As a teacher, I’ve been blessed to have positive relationships with parents since the first day of my career. The friendships I’ve formed with parents last far longer than a 10-month school calendar, and they are among the aspects of teaching that I cherish most.
Recently, during a camping trip, a colleague asked how I knew so many of our students’ parents by name. Developing relationships with her students’ parents was difficult for her, she admitted. She’s a good teacher and a wonderful person, but parents have not warmed up to her easily. In speaking to other teachers, I learned she is not alone. Thankfully, there are several proactive steps teachers can take to ensure the relationships they have with their students’ parents are helpful and rewarding.
- Timing Matters: Make time to meet parents at the start of the new school year. Don’t wait until month three, when they receive a midterm report card or a letter home about a needed academic or behavioral intervention. An established relationship beforehand enables you to solve challenges as as team.
- Start with the Positive: Similarly, the “what” of that first meeting is just as important as when. The first time you meet parents — whether it’s on Back to School Night, Parent Conferences, or in a grocery store — start by highlighting something positive about their child. Establish a positive rapport from the beginning. Inevitably, you’ll have to have hard conversations at some point in the school year. Starting off on a positive note reminds parents that you have their child’s best interests at heart, even if you have to deliver criticism or address behavior later on. Like building a positive classroom culture, outreach and first impressions matter.
- Engage and Enlist: Find a communication format that empowers your parents to partner with you. I love using the ClassDojo app because it’s so parent, student, and teacher friendly. It helps our parents see all the awesome learning happening in their child’s class, which they LOVE! When you join, use it as a way to inform parents of the day-to-day, but also as an opportunity to encourage parental engagement and help at home. This past year, I sent out a message to parents inviting them to contribute piping for our STEAM projects and snacks for our breaks. I invited them to a picnic and used the app as a reminder for programs and calendar information. And it made a big difference!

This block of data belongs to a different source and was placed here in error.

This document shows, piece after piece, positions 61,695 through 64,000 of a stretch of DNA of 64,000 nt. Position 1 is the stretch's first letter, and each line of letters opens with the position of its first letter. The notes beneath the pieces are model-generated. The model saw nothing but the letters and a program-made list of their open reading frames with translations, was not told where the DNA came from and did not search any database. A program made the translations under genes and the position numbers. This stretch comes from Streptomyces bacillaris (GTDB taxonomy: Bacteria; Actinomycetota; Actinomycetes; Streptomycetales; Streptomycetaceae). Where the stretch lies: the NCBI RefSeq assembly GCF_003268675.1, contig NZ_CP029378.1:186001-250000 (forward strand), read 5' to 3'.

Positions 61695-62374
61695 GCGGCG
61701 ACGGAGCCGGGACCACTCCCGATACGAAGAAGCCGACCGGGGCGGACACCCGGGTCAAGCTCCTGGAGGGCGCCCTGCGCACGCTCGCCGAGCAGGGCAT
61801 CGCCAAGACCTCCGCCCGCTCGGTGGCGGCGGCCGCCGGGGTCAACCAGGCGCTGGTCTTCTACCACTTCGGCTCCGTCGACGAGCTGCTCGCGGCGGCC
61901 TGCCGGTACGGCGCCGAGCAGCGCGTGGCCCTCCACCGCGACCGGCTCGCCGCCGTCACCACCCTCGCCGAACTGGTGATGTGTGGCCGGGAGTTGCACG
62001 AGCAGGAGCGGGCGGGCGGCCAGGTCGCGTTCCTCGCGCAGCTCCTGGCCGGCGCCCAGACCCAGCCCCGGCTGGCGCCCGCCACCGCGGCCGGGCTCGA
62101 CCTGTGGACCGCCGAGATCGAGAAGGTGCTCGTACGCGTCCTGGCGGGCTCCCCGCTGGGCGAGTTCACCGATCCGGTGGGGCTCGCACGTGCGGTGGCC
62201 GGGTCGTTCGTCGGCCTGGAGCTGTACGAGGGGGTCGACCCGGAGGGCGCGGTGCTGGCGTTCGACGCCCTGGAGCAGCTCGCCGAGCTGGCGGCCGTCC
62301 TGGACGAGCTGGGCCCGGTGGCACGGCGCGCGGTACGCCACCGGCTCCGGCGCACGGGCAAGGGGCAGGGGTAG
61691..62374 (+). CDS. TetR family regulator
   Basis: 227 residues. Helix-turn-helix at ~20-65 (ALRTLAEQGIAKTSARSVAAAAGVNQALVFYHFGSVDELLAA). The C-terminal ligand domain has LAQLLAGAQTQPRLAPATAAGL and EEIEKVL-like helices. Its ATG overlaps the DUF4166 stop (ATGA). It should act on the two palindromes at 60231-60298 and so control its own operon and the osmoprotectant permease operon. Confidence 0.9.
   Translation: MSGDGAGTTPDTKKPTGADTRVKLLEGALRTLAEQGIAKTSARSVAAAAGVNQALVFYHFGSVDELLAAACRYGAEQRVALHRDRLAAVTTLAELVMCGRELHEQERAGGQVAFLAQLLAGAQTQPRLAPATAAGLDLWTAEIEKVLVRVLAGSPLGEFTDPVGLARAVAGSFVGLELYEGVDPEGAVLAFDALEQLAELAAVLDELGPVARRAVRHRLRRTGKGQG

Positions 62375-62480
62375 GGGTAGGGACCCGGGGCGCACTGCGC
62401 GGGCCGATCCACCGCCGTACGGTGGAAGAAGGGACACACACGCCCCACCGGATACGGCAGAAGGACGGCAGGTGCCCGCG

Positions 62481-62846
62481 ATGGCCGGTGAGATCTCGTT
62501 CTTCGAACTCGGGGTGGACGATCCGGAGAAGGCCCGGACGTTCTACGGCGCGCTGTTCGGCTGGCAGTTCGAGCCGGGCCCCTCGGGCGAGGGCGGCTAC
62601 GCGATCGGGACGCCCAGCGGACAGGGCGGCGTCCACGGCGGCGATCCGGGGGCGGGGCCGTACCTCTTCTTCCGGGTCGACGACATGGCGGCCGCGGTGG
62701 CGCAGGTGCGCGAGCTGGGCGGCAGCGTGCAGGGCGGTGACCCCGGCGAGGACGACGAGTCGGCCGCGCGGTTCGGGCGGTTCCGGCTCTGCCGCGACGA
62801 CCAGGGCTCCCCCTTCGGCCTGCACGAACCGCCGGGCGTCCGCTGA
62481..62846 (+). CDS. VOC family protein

- Mind the Method: Building a relationship throughout the year doesn’t have to require a lot of extra time, but consistency is key. For instance, I love how ClassDojo allows teachers to stay in touch with parents through messages and photos. It’s great to share moments from the day, to prompt ongoing conversation at home. At the same time, be mindful of the best methods for what you’re communicating. If a child is disrupting class and you want to discuss with their parent, a conversation might be better than a text.
- Set Boundaries: Sometimes, even thoughtful efforts to build a relationships can’t mitigate real conflict. There are always those moments where conflict can’t be resolved, or a parent simply doesn’t care for you. In those cases, set helpful boundaries when having difficult conversations. You can leave a conference if the conversation continuously becomes an attack on you personally. Instead of joining arguments you will never win, walk away or respectfully hang up the phone. Keep your boundaries in place, and know that it’s not a reflection on your abilities when others attack you.
- Show Thanks: Last, but certainly not least: thank your parents for anything they do to help. Over one weekend, a group of parents helped create a “Red Carpet” event to support my fifth graders before their state exams began. One parent even made swag-bags! The event pumped up my kids and parents for what would have otherwise been a dismal week of testing. I could not have done this by myself. Afterwards, we made thank-you notes as a class to give to each parent.
Developing positive relationships with parents can lighten our teacher load and make this year an incredible one for our students, and for ourselves!
This piece was originally published in The Huffington Post on September 11, 2017